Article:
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Time course of hemostatic abnormalities in sepsis and its relation to outcome. FREE TO VIEW

J A Lorente; L J García-Frade; L Landín; R de Pablo; C Torrado; E Renes; A García-Avello
Chest. 1993;103(5):1536-1542. doi:10.1378/chest.103.5.1536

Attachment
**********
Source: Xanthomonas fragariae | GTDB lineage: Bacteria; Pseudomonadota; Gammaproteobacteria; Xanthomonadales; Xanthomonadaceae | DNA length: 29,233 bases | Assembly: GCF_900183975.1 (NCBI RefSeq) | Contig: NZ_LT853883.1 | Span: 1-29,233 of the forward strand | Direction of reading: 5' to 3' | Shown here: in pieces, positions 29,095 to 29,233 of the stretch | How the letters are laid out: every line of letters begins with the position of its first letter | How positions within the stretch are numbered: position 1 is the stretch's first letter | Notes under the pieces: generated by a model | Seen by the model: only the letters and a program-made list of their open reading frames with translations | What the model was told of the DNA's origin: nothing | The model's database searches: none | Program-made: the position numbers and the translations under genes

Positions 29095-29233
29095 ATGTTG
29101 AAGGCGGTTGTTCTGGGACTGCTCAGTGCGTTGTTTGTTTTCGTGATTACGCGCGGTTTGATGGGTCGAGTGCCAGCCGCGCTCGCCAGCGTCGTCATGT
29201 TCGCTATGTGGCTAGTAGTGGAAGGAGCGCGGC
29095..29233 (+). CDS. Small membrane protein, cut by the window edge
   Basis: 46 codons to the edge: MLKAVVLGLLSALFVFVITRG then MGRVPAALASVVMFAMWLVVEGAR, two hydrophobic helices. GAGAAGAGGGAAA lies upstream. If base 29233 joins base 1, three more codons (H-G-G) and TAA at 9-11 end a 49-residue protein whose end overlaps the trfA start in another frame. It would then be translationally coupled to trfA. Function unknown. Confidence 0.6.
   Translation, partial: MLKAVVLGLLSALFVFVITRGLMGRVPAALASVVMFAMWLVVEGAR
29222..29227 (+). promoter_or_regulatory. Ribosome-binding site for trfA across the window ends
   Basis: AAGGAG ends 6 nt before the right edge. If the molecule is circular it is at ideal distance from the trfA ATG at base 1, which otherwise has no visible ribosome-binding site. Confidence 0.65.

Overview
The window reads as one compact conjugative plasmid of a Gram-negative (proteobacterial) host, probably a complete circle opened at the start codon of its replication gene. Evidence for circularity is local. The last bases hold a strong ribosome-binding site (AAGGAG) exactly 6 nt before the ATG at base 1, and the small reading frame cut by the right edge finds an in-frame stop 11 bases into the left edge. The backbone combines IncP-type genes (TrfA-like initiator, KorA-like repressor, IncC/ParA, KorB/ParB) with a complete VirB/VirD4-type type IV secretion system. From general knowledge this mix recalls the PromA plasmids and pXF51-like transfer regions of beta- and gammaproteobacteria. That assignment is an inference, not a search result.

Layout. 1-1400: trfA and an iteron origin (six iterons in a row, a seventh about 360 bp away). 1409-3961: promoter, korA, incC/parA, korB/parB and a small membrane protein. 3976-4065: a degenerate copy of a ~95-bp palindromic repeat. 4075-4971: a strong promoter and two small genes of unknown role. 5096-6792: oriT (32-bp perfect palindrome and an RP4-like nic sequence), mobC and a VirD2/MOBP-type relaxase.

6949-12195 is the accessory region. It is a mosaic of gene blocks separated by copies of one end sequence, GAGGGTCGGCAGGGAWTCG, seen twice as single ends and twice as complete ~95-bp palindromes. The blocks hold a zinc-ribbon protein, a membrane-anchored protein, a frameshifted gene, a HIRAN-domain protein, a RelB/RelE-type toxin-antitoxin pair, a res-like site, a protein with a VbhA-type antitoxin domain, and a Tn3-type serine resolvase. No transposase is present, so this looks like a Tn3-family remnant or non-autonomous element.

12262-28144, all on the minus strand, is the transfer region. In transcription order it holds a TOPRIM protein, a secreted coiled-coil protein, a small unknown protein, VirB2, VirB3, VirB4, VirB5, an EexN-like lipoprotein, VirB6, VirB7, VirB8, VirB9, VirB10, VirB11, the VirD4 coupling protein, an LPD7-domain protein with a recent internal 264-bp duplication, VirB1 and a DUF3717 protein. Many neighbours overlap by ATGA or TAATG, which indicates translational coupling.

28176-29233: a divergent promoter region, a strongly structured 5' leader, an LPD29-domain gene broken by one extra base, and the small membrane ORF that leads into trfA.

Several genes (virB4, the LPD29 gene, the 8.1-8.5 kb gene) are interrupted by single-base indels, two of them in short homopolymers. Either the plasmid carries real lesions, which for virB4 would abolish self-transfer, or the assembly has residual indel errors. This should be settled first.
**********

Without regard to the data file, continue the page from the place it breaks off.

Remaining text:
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OBJECTIVES: To investigate the time course and the relation to prognosis of coagulation and fibrinolytic abnormalities in patients with septic shock. PATIENTS AND METHODS: Forty-eight consecutive patients admitted to the medical ICU with the diagnosis of septic shock (diagnosed by defined criteria) were studied. Mortality was 25 of 48. Mean age was 57 +/- 7.3 years. Blood samples were obtained on days 1, 4, and 7 after hospital admission to measure tissue-type plasminogen activator antigen (t-PA), urokinase-type plasminogen activator (u-PA), plasminogen activator inhibitor antigen (PAI-1), plasminogen, alpha 2-antiplasmin, fibrinogen, antithrombin III, protein C, protein S, thrombin-antithrombin complexes (TAT), D-dimer, and von Willebrand factor-related antigen (vWF:Ag). RESULTS: All patients showed marked abnormalities in both the coagulation and fibrinolytic systems. There were signs of coagulation activation and elevation of both activators and inhibitors of fibrinolysis. Nonsurvivors showed lower levels of protein C and antithrombin III and higher concentration of TAT than survivors. While both t-PA and PAI-1 concentrations were high in survivors and nonsurvivors, only survivors showed a progressive normalization of both parameters during the study period. Low plasminogen levels and plasminogen/alpha 2-antiplasmin ratio were found in both groups, presenting a trend toward normalization only in survivors. The differences reported were not apparent at the time of hospital admission. CONCLUSIONS: Septic shock is characterized by coagulation activation and fibrinolysis activation and inhibition. Nonsurvivors present a particular hemostatic profile characterized by a more marked activation of coagulation and a more intense inhibition of fibrinolysis. None of the abnormalities studied was significantly different between survivors and nonsurvivors at the time of hospital admission. In the presence of fibrin formation, nonsurvivors present a maintained imbalance in the fibrinolytic response determined by higher PAI-1 plasma concentration, probably contributing to their poor outcome.




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